Accra, Ghana — GHANA, the iconic country that is one of the most stable and peaceful nations in the continent, is holding general polls on Monday (today).
More than 15 million voters are registered to participate.
Polls are expected to be a two-horse race between incumbent Nana Akufo-Addo (76) of the New Patriotic Front and former president, John Dramani Mahama (62), the man Akufo-Addo defeated in 2016.
Mahama is the candidate of the National Democratic Congress.
Some ten other candidates, including independent, Alfred Kwame Asiedu Walke, are vying for the presidency in the country of over 30 million people.
Akufo-Addo are perennial contestants having competed against each other in 2012 and 2016, with each man winning once against the other.
The president is elected using the two-round system, while the 275 members of parliament are elected in single-member constituencies using first-past-the-post voting.
Campaigning has been peaceful in the West African country that in 1957 became the first sub-Saharan nation to break free from colonial rule.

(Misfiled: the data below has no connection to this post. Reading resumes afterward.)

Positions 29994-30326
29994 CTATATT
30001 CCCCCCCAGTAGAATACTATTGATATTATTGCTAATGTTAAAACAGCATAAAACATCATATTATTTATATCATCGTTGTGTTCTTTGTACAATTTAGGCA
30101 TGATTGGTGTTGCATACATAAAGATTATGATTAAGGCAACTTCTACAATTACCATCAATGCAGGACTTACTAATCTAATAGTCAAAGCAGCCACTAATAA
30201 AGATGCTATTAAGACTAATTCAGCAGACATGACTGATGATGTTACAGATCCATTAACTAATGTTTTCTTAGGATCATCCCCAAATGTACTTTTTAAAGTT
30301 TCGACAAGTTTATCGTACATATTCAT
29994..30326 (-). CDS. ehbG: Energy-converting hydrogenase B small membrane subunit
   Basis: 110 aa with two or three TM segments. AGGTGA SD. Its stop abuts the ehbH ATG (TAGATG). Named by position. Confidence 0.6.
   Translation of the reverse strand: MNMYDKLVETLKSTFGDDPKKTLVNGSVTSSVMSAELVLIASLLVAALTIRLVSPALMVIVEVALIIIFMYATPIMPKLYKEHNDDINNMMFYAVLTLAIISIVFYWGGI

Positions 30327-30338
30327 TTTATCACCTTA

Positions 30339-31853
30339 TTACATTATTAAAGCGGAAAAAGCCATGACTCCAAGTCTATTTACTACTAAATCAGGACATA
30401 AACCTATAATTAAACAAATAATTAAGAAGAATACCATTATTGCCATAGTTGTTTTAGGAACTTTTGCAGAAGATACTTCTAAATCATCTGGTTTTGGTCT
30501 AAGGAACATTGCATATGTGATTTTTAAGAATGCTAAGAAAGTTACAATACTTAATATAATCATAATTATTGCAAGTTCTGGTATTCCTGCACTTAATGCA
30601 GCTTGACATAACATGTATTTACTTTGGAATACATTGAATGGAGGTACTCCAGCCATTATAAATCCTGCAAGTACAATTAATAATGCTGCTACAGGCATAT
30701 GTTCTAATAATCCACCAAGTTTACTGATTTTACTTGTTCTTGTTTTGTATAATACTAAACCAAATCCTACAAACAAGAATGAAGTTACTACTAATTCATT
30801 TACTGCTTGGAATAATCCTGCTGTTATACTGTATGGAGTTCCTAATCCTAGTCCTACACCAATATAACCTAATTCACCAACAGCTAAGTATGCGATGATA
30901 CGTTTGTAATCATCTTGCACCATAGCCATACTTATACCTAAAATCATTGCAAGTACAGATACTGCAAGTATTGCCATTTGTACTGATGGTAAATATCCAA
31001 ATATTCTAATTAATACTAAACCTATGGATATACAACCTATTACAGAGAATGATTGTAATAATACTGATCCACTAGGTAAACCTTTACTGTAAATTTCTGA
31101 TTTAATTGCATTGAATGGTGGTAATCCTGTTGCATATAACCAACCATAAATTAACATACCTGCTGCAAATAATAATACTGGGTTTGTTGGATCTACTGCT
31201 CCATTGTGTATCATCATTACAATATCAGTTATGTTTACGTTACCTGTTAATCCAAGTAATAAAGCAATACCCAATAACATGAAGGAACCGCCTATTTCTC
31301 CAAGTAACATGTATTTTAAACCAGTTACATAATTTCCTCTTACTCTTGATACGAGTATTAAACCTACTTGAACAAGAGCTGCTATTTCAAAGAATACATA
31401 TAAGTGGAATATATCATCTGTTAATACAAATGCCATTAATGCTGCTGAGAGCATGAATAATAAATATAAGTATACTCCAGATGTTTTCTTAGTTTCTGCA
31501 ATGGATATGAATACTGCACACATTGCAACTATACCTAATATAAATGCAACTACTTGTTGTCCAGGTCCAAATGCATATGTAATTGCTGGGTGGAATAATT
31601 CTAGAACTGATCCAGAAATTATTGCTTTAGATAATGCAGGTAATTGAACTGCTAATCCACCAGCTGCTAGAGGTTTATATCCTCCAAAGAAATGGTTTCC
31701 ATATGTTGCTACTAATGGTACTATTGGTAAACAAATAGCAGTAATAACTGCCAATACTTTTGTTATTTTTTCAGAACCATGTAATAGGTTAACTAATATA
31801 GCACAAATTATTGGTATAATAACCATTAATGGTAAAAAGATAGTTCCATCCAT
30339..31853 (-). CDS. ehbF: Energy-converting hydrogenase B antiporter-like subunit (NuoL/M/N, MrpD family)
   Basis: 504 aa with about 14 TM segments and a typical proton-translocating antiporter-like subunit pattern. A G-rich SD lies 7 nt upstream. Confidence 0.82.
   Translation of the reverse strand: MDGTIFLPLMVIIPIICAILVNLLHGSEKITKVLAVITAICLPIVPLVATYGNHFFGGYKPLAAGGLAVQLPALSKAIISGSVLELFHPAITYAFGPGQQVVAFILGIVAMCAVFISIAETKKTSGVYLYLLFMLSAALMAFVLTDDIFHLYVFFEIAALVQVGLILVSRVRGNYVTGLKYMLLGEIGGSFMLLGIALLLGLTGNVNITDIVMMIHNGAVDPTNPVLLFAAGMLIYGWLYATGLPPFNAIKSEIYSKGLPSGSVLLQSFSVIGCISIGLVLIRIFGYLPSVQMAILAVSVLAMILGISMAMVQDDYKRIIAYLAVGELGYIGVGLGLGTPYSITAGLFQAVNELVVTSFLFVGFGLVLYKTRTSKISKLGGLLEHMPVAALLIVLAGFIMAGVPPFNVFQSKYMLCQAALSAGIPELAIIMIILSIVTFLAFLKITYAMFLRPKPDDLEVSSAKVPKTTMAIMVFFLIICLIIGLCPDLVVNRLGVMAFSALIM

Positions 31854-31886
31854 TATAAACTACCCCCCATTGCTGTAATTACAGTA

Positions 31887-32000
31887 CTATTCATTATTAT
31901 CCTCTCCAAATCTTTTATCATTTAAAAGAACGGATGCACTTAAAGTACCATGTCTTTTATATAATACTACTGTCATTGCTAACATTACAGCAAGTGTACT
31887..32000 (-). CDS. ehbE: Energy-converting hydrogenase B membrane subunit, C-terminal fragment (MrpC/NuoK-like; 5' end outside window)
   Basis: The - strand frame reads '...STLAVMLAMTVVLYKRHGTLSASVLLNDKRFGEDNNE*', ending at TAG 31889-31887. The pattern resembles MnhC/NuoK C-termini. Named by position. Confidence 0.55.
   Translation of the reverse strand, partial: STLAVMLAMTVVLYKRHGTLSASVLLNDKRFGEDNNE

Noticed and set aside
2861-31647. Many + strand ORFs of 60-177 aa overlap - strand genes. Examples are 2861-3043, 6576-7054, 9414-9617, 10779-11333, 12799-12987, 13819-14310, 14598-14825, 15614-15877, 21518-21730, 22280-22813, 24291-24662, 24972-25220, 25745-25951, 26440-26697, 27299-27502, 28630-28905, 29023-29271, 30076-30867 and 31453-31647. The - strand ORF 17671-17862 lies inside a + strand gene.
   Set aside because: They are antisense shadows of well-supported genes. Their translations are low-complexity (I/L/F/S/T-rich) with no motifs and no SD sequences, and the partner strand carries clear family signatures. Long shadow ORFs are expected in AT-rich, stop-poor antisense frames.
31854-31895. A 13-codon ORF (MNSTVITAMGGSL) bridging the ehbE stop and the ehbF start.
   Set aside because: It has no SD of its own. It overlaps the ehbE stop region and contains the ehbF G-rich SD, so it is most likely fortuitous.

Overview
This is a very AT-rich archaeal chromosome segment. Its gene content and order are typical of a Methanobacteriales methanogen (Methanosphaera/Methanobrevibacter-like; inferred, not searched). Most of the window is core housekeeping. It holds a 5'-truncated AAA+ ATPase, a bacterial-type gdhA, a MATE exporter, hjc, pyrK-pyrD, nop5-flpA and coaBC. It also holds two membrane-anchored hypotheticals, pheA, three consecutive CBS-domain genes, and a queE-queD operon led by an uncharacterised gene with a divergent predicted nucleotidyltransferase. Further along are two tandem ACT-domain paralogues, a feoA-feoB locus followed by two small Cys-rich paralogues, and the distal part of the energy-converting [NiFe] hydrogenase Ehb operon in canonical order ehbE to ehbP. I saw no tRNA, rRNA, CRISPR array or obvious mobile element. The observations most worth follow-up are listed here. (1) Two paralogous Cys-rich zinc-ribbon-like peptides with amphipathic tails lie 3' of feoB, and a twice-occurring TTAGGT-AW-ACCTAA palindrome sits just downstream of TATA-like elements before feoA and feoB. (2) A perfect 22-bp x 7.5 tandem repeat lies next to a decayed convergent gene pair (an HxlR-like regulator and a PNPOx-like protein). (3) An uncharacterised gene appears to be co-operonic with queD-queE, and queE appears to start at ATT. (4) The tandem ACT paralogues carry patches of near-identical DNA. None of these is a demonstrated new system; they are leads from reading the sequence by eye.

Most candidates decided to suspend their campaigns for a week out of respect to the memory of Jerry Rawlings, the first president of the Fourth Republic, who died on November 12.
The elections in the former Gold Coast are the first the Commonwealth Secretariat has sent an observer group to since the coronavirus (COVID-19) pandemic began.
Dr Emmanuel Ugirashebuja, the former President of the East African Court of Justice, is heading the group of observers.
The team arrived in the capital, Accra, on December 3.
"We recognise the significance of these elections to the people of Ghana and appreciate the challenges they come with as the world battles the coronavirus pandemic," Ugirashebuja said.
Western neighbour, Ivory Coast, is engulfed by crisis after contentious polls held at the end of October.